Efforts to cure malaria have been going on for hundreds of years. Clare Sansom looks at some of the latest – and most innovative
In 2015, the Nobel committee for physiology or medicine made the unexpected decision to award half the prize to Youyou Tu from the China Academy of Traditional Chinese Medicine in Beijing. Tu discovered an antimalarial drug that was later described as ‘a gift of traditional Chinese medicine to the world’. In the late 1960s, she had selected an extract of the sweet wormwood, Artemisia annua, from a screen of traditional Chinese medicines against the malaria parasite and then used the ancient medical literature as a guide to discover the active chemical ingredient. The compound in question – a sesquiterpene lactone named artemisinin – has now been the mainstay of antimalarial therapy for over a decade, and artemisinin-based combination therapies (ACTs) are currently estimated to save well over 100,000 lives each year in Africa alone. Yet resistance to ACTs is already growing: the ongoing ‘arms race’ against the malaria parasite requires a constantly replenishing pipeline of new drugs.
This arms race has a long history. The intermittent fevers that are characteristic of malaria have been recognised since classical times; it was endemic throughout medieval Europe and mentioned in eight of Shakespeare’s plays. The first effective antimalarial drug was quinine, extracted from the bark of the cinchona tree that had been known for centuries in its native South America as a remedy for fever.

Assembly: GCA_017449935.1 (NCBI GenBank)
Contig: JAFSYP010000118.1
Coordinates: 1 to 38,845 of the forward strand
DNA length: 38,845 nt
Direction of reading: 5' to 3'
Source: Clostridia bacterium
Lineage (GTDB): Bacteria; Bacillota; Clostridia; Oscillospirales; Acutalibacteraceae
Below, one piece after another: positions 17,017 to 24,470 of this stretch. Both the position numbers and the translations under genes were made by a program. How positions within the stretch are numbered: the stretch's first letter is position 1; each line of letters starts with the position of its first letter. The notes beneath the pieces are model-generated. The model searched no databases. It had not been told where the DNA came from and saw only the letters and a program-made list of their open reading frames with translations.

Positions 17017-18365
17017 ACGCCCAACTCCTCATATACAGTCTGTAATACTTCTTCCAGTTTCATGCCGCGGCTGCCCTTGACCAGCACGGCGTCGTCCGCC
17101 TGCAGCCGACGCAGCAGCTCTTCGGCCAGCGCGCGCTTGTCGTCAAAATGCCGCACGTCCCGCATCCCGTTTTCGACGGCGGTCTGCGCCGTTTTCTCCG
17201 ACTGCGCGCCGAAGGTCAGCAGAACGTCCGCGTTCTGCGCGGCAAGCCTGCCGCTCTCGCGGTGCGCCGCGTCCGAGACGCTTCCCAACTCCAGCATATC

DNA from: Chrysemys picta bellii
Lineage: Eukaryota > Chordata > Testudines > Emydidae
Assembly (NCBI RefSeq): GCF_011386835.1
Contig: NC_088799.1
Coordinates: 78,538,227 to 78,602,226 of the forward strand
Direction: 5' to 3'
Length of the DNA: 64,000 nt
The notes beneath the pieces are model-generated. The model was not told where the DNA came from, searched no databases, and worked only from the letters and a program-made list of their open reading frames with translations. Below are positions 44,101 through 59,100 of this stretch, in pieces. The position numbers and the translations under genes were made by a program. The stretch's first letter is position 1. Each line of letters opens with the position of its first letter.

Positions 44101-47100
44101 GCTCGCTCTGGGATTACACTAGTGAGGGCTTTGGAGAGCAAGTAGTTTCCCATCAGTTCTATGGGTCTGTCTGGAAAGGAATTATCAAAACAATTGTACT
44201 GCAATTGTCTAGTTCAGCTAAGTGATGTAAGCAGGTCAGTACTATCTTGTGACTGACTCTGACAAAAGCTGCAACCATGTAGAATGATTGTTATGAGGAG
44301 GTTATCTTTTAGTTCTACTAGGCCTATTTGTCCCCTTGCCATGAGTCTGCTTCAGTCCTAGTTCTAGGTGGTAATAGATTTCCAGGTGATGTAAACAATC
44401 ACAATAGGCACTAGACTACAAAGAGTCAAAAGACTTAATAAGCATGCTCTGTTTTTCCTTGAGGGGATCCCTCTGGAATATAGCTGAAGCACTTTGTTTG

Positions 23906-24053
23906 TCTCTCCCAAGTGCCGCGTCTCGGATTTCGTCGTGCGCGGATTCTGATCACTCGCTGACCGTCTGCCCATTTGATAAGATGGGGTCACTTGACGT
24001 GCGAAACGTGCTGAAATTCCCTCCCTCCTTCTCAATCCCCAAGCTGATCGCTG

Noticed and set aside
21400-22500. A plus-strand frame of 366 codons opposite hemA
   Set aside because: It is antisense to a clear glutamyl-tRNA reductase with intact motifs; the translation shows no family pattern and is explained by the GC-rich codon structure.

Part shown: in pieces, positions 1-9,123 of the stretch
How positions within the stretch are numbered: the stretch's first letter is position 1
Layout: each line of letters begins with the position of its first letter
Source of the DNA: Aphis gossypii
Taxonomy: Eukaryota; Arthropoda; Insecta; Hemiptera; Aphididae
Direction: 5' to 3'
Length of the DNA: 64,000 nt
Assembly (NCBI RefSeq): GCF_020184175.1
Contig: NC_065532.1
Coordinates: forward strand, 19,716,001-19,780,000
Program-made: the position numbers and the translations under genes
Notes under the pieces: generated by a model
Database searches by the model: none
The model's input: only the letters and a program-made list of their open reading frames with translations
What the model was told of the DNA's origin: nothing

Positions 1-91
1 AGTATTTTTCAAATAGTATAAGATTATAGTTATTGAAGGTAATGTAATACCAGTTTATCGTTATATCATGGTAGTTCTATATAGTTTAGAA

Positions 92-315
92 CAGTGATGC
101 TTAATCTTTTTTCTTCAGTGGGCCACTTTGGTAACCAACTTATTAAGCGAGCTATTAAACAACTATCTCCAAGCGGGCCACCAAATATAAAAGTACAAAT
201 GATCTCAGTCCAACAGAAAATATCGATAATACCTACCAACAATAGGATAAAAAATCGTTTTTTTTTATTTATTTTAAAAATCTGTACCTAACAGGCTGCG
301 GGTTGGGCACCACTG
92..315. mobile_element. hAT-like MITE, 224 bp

Malaria is caused by single-celled parasites in the genus Plasmodium, which are carried by two hosts, Anopheles mosquitoes and humans. Five species can cause malaria, but two, P. falciparum and P. vivax, are by far the most important. There are subtle differences between their life cycles, but the basic details are the same. When an infected female mosquito – the disease can only be passed on by females – bites a human, parasites rapidly pass into the host’s liver cells where they become dormant and asexual; during this phase the patient has no symptoms.